Stop, Pause, Play

10 Feb 2010 - 11:27pm
4 years ago
7 replies
2078 reads
Stephen Holmes
2009

I'm doing research for a paper on international naming conventions
and how much the internet's use of english as a primary language has
affected other languages and cultures.

I'm starting with the universal icons and naming for the traditional
Stop (a square), Pause (two horizontal bars) and Play (a
right-pointing arrow). Do you think that these symbols are fully
universal or are there some cultural holdouts (different symbols) out
there that you know of?

Also interested in the language translations of Stop, Pause, Play to
see if there is language-specific translation that is being usurped by
the english equivalents.

regards

Stephen

Comments

10 Feb 2010 - 11:50pm
Richard Carson
2010

In my country, Pause is usually two vertical bars. two horizontal bars would mean an equal sign.

On Feb 10, 2010, at 8:27 PM, Stephen Holmes wrote:

> On Feb 10, 2010, at 8:27 PM, Stephen Holmes wrote:

> I'm starting with the universal icons and naming for the traditional
> Stop (a square), Pause (two horizontal bars) and Play (a
> right-pointing arrow). Do you think that these symbols are fully
> universal or are there some cultural holdouts (different symbols) out
> there that you know of?

10 Feb 2010 - 11:54pm
Stephen Holmes
2009

Ooops - my bad - yes the Pause bars are vertical here as well (not
horizontal!

Stephen

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11 Feb 2010 - 7:05am
Cennydd Bowles
2009

Somwhere in the fuzziness of my brain I recall a workshop with (I think)
Chris Nodder from NN/g, in which he claimed that Play and Stop are the only
two globally-recognised symbols, with Pause largely known but not universal.
Other symbols (Forward, Reverse etc) are not widely recognised.

Don't quote me though.

Cennydd

On Wed, Feb 10, 2010 at 8:27 PM, Stephen Holmes <stephenwholmes at me.com>wrote:

> I'm doing research for a paper on international naming conventions
> and how much the internet's use of english as a primary language has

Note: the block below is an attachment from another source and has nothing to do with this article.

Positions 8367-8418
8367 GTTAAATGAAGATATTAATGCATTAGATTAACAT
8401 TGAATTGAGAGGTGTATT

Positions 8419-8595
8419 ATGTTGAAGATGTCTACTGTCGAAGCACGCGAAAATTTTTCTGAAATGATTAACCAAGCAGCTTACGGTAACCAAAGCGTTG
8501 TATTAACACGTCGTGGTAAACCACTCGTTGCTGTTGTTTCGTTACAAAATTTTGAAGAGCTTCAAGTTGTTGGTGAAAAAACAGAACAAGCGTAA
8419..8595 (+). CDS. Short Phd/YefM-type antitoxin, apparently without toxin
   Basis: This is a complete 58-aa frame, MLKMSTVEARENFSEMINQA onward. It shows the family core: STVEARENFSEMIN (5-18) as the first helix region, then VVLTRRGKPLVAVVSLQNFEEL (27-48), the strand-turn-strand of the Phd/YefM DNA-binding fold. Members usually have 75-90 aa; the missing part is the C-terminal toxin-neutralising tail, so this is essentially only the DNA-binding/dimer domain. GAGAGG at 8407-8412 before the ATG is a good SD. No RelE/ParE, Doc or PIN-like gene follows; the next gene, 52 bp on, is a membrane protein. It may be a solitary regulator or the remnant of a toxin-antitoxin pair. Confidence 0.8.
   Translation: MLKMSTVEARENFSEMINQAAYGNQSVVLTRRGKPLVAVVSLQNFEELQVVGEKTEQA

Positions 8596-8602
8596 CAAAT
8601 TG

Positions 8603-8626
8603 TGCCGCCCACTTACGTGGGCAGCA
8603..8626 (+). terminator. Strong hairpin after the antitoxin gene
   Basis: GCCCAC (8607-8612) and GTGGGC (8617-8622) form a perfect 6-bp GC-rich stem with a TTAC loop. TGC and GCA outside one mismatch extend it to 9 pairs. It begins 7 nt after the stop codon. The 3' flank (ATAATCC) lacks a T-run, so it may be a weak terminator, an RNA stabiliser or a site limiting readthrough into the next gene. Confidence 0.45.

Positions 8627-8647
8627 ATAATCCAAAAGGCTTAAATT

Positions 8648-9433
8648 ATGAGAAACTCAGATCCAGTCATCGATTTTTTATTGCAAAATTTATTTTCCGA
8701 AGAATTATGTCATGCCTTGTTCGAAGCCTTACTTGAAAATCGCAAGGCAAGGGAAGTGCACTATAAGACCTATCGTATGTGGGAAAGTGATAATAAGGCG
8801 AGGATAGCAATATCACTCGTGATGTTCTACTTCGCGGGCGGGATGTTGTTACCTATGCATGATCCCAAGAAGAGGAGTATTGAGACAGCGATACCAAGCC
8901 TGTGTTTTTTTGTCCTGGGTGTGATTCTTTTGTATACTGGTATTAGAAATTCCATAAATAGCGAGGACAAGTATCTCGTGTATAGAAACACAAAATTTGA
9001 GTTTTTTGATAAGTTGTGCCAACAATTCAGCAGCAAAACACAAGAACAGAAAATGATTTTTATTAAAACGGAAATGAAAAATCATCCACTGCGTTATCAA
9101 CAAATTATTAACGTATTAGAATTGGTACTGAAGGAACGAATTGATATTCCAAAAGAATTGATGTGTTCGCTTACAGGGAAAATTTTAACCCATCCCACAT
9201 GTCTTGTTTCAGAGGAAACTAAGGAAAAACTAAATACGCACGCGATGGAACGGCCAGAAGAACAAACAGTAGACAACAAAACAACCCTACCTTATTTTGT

> affected other languages and cultures.
>
> I'm starting with the universal icons and naming for the traditional
> Stop (a square), Pause (two horizontal bars) and Play (a
> right-pointing arrow). Do you think that these symbols are fully
> universal or are there some cultural holdouts (different symbols) out
> there that you know of?
>
> Also interested in the language translations of Stop, Pause, Play to
> see if there is language-specific translation that is being usurped by
> the english equivalents.
>
> regards
>
> Stephen
> ________________________________________________________________
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12 Feb 2010 - 8:39am
Donna Colarossi
2009

I am in Canada and those icons are pretty standard up here.

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14 Feb 2010 - 11:56pm
Himanshu Agrawal
2009

me from India,
and these icons works in the same way over here too

On Fri, Feb 12, 2010 at 11:09 AM, donna colarossi <
donna.colarossi at scotiabank.com> wrote:

> I am in Canada and those icons are pretty standard up here.
>
>
> . . . . . . . . . . . . . . . . . . . . . . . . . . . . . . . . . .
> Posted from the new ixda.org
> http://www.ixda.org/discuss?post=49257
>
>
> ________________________________________________________________
> Welcome to the Interaction Design Association (IxDA)!
> To post to this list ....... discuss at ixda.org
> Unsubscribe ................ http://www.ixda.org/unsubscribe
> List Guidelines ............ http://www.ixda.org/guidelines
> List Help .................. http://www.ixda.org/help
>

--
Himanshu Agrawal
B.Arch, M.Des(IIT-Kanpur)
+91 9005 850 301

15 Feb 2010 - 12:12pm
Anonymous

Hi Stephen,

In Spain the symbols you mention are used, but I think they pre-date
the internet as they were already on cassette and VHS players, so
maybe it's not the best example for the impact of the internet on
language (?). - Whether the internet and sites like YouTube have
consolidated the use these of these icons could be another matter.

In terms of language, it's true that the word "play" has entered
the Spanish (spoken) language (whether due to cassette players or
later technology, I don't know), but interestingly enough I would
say it is not used as a verb, but rather as the name of the button
(or icon).

The verb "to play" in this sense would be "reproducir". But you
could tell someone to "dale al play" or "hit play". I guess
these words are/were printed on a lot of tape recorders, CD players
etc and that's why.

The verb "pausar" already exists in Spanish, so doesn't really
change from the original Spanish as the words are so similar.
"Stop" already existed (seen on road signs for example).

Hope that helps!

Elizabeth

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15 Feb 2010 - 12:48pm
Chris Nodder
2010

@ Cennydd - iPod ubiquity changed the old research findings. 10 years
ago "normal" people weren't too aware of the different transport
controls (especially the more esoteric ones such as next
track/previous track). Now, a larger number use them on a daily
basis. Of course, you could still screw things up with poor button
placement.
What I would point out in training sessions is that the red circle,
when seen on its own, is often associated with "stop", but in
transport controls it means "record". Of course in the days of
physical controls you had to also hold down play to make record work,
so the cost of the error would be lower.

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